The UK has signed a groundbreaking agreement to accelerate research into mRNA cancer vaccine research.
Announced on Friday, the partnership with German pharmaceutical company BioNTech, will be one of the first of its kind and will use the same technology used to develop Covid vaccines.
BioNTech worked with Pfizer to develop the widely-used mRNA vaccination against Covid, and its partnership with the UK Government aims to deliver 10,000 personalised doses of therapies to UK patients by 2030 through a new research and development hub.
Within the partnership, cancer patients in England will get early access to trials exploring personalised mRNA therapies, like cancer vaccines, possibly from as early as autumn this year.
Heatk Secretary Steve Barclay said: “BioNTech helped lead the world on a Covid-19 vaccine and they share our commitment to scientific advancement, innovation and cutting edge scientific technology, making them perfect partners for a deal to work together on cancer vaccines.
“This partnership will mean that, from as early as September, our patients will be among the first to participate in trials and tests to provide targeted, personalised and precision treatments using transformative new therapies to both treat the existing cancer and help stop it returning.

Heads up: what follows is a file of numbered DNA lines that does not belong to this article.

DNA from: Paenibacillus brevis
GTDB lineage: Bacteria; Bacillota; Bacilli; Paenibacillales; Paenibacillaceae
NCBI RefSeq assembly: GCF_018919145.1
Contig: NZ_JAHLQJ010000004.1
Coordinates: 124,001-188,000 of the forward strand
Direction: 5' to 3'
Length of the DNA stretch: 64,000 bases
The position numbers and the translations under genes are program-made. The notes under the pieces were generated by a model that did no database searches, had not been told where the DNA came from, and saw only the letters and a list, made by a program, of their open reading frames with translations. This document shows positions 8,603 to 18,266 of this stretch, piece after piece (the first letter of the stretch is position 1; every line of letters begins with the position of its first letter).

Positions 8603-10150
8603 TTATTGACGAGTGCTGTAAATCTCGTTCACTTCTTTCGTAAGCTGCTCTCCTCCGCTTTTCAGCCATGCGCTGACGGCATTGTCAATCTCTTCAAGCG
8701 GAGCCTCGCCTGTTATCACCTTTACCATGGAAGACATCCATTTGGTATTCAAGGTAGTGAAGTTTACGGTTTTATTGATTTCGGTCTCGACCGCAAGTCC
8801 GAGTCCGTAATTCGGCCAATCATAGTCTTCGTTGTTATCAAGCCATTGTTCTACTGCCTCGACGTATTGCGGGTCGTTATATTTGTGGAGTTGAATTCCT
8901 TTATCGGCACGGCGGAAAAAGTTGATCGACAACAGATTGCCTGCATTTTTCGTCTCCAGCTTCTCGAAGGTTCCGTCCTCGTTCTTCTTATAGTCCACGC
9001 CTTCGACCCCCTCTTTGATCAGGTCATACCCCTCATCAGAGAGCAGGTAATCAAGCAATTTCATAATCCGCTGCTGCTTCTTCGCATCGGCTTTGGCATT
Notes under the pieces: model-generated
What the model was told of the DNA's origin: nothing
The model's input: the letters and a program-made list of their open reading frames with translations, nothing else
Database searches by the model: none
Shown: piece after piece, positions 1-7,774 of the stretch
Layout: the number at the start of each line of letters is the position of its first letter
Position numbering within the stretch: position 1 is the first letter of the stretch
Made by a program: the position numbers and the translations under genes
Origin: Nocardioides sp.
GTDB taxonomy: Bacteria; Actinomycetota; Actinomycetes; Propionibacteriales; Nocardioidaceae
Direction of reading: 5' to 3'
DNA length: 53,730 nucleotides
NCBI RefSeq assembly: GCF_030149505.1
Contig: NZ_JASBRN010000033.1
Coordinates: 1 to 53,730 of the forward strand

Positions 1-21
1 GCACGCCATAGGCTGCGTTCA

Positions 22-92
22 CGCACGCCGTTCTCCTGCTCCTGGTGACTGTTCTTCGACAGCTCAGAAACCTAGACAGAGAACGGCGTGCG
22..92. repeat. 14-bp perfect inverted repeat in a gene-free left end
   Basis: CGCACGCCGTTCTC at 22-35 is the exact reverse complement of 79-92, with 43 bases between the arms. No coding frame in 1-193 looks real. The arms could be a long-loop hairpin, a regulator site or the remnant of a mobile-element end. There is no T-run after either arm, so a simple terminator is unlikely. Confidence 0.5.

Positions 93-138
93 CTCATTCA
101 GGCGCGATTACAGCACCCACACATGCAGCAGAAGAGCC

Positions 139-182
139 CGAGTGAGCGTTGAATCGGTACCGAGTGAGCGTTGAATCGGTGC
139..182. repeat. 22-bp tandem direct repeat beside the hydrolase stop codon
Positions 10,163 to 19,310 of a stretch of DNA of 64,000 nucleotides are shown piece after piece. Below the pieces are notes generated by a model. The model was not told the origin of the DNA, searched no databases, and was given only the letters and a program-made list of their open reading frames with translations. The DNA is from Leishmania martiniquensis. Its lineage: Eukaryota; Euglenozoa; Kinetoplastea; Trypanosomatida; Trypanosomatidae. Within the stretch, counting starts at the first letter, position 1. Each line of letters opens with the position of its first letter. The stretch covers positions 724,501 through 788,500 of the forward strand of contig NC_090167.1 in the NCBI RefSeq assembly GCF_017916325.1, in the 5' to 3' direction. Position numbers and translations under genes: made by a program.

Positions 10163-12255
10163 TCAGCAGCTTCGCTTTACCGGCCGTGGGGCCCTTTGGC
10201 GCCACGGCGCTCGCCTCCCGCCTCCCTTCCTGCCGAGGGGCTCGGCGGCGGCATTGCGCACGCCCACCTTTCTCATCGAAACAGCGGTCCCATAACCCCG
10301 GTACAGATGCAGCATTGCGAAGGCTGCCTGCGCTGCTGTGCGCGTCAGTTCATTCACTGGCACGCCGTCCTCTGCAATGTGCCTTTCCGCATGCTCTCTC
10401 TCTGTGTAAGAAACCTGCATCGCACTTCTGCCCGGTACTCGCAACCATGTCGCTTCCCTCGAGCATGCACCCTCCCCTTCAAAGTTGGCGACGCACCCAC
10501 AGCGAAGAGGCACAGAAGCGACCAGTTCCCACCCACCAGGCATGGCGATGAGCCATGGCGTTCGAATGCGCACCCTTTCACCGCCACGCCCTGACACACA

“This agreement builds on this Government’s promise to increase research and development spending to £20billion per year and demonstrates the UK remains one of the most attractive places in the world for innovative companies to invest in research, trial new treatments and treat patients more effectively.”
While chemotherapy attacks multiple cells including the cancer, mRNA technology is personalised to the individual and presents the immune system with genetic code from the specific cancer.
Due to this, the treatment is designed to only attack the tumour rather than multiple cells.
The partnership will look to help patients with early and late-stage cancer. If successful, Covid vaccines come become part of standard care.
Professor Ugur Sahin, CEO and co-founder of BioNTech said: “The UK successfully delivered Covid-19 vaccines so quickly because the National Health Service, academia, the regulator and the private sector worked together in an exemplary way.
“This agreement is a result of the lessons learnt from the Covid-19 pandemic. Drug development can be accelerated without cutting corners if everyone works seamlessly together towards the same goal. Today’s agreement shows we are committed to do the same for cancer patients.”
Prof Sahin added: “Our goal is to accelerate the development of immunotherapies and vaccines using technologies we have been researching for over 20 years. The collaboration will cover various cancer types and infectious diseases affecting collectively hundreds of millions of people worldwide.
“If successful, this collaboration has the potential to improve outcomes for patients and provide early access to our suite of cancer immunotherapies as well as to innovative vaccines against infectious diseases – in the UK and worldwide.”